Right now, on a much less steady practice schedule, averaging about 20 minutes a day, I'm doing roughly a major concerto a year, plus multiple short works, along with orchestra and chamber music. I play etudes and exercises but they are much smaller portion of my practice time.

I feel like my playing isn't improving very quickly, but I really don't practice enough. There are very specific things that I've learned to do that give me a sense of satisfaction, though.

At some point in time you will reach a stage where you are less learning to play the violin than learning to play new repertoire. Repertoire that's below your technical level should be learnable in a short amount of time.

October 9, 2016 at 04:57 AM · Thanks for the input. I agree that of course "it depends" is the most likely answer for everything, but I didn't want to bog down the initial question with too many specific details. It isn't so much that I want validation for how I happen to be progressing with my specific situation, but more that I was curious about what other people would consider to be a satisfactory a pace of learning.

(To fill in some of those variables, I practice 1 hour a day, spend about 20 min of that on scales and etudes, and the rest on repertoire. I feel like I make slow but steady progress in this scenario. I would love to up practices to 2 hours a day, but that isn't usually feasible.)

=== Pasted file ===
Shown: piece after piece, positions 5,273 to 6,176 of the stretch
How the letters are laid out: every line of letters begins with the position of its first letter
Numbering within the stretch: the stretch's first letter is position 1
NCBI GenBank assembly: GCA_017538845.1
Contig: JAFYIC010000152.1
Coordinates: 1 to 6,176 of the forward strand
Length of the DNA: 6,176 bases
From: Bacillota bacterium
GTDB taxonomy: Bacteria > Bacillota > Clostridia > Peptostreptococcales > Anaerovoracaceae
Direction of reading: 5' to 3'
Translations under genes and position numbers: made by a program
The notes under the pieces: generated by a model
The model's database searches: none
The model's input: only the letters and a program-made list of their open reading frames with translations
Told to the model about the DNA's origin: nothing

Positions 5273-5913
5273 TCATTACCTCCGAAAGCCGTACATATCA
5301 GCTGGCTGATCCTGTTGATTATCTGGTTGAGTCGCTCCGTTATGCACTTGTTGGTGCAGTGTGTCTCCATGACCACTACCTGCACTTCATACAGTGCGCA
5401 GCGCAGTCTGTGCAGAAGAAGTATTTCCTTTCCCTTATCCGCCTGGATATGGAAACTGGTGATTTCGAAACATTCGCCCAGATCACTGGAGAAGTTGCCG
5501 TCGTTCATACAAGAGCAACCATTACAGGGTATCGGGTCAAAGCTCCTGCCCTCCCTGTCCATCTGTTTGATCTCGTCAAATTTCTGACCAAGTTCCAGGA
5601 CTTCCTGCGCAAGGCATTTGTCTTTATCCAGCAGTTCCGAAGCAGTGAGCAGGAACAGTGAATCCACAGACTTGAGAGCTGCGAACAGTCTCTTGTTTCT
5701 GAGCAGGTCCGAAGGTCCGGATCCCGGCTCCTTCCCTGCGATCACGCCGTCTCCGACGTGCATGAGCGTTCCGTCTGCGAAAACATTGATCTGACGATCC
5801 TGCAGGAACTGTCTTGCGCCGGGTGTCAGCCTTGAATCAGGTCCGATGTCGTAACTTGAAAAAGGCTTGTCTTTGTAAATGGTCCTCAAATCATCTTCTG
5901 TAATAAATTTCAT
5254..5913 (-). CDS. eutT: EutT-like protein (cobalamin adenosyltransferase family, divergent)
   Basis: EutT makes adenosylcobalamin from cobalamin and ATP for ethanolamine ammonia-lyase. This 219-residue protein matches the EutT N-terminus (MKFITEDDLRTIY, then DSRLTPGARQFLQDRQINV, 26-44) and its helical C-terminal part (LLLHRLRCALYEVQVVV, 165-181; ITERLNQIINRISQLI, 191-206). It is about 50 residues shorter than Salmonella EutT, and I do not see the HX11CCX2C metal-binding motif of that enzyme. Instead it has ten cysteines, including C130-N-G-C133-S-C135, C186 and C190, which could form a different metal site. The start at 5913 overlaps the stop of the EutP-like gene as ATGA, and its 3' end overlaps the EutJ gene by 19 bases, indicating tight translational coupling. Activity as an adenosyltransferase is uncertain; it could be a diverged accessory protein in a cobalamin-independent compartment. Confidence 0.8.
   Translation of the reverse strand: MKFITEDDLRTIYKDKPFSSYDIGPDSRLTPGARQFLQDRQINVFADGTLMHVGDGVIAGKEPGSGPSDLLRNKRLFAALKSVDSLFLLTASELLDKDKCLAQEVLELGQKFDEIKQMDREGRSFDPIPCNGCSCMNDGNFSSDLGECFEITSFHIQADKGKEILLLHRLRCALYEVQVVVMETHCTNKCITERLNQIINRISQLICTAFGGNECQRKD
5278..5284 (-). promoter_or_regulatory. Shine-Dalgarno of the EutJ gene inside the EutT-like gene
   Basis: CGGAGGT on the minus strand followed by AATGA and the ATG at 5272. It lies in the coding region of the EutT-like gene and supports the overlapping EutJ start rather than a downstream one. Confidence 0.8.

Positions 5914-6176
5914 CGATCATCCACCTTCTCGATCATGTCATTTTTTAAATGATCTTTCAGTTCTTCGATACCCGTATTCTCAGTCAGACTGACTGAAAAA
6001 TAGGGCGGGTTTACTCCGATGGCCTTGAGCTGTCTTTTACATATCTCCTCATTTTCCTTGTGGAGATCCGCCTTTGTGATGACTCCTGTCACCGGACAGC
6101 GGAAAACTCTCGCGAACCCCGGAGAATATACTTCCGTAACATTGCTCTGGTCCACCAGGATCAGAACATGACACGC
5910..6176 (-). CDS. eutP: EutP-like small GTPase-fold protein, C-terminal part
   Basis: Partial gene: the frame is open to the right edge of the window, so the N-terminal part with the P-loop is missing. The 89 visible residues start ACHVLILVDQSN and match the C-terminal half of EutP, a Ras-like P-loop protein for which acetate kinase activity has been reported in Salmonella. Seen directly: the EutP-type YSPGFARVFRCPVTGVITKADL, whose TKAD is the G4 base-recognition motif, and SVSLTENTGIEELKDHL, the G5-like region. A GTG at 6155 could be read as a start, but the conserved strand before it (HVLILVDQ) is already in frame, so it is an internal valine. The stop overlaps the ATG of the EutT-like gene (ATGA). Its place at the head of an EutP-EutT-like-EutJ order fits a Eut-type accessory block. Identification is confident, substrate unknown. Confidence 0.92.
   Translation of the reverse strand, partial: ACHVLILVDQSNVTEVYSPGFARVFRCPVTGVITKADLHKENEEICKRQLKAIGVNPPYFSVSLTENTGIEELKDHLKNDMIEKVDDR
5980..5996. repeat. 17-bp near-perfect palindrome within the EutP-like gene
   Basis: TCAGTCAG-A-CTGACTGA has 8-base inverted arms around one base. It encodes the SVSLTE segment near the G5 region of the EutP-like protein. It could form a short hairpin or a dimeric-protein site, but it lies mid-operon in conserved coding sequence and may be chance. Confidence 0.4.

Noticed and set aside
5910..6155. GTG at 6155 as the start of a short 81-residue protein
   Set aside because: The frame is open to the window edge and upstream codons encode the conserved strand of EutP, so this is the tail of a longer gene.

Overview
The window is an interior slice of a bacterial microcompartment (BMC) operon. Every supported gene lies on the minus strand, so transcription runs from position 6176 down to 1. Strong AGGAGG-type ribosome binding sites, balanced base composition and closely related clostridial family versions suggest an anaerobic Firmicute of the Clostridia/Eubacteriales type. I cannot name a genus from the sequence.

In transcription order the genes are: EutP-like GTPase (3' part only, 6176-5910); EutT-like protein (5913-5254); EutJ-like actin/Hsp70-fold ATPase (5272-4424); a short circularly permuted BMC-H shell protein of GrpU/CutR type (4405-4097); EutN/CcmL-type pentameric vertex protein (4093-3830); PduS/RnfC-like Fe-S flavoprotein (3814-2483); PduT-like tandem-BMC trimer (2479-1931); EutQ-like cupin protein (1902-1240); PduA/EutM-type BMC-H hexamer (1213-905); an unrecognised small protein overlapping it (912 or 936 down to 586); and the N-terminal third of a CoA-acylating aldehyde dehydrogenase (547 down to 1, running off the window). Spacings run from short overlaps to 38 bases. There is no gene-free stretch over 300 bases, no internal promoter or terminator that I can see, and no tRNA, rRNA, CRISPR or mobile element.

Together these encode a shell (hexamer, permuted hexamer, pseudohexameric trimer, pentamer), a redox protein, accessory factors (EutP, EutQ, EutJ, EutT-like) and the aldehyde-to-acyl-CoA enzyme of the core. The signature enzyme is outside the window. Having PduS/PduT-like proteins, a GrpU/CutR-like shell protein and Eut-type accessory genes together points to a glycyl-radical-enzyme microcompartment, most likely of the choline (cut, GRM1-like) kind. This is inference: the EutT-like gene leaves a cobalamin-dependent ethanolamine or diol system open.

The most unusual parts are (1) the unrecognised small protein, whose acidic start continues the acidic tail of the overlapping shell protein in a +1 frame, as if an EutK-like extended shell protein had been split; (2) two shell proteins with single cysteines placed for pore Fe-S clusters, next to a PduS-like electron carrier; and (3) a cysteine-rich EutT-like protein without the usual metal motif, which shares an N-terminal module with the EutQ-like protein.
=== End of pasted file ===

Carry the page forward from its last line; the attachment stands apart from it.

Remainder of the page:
October 9, 2016 at 05:05 AM · A satisfactory pace probably depends on your general level of impatience. I am impatient. If something is too difficult, I find it hard to motivate myself to practice. If something is too easy, I find it hard not to procrastinate on working on it (so performance deadlines are really useful for me). I'm searching for a Csikszentmihalyi flow state, which requires just the right level of challenge.

October 9, 2016 at 09:36 AM · K.T., et al.,

I'll see Lydia's 50% and raise her a Pareto 80/20. That means about 20% of the challenge music should consume 80% of your time because that is where the music is teaching you something new. How fast you learn the lesson the music has to teach is less important than how well you absorb the lesson.

That 20% is where you, and your teacher, need to focus. Developing the technique and skills required for the most difficult passages will pay off.

An additional thought is for you and your teacher to identify the particular skills/techniques that you need to develop and chart a course through the vast sea of music that will develop those skills and techniques in a logical and progressive way. Have a great journey.

October 9, 2016 at 10:34 AM · Adult amateur students usually have expectations way beyond their possible practice time, and it is hard for the teacher to pace the work.

But I do feel that intonation, rhythm and tone are non-negociable, whatever the level.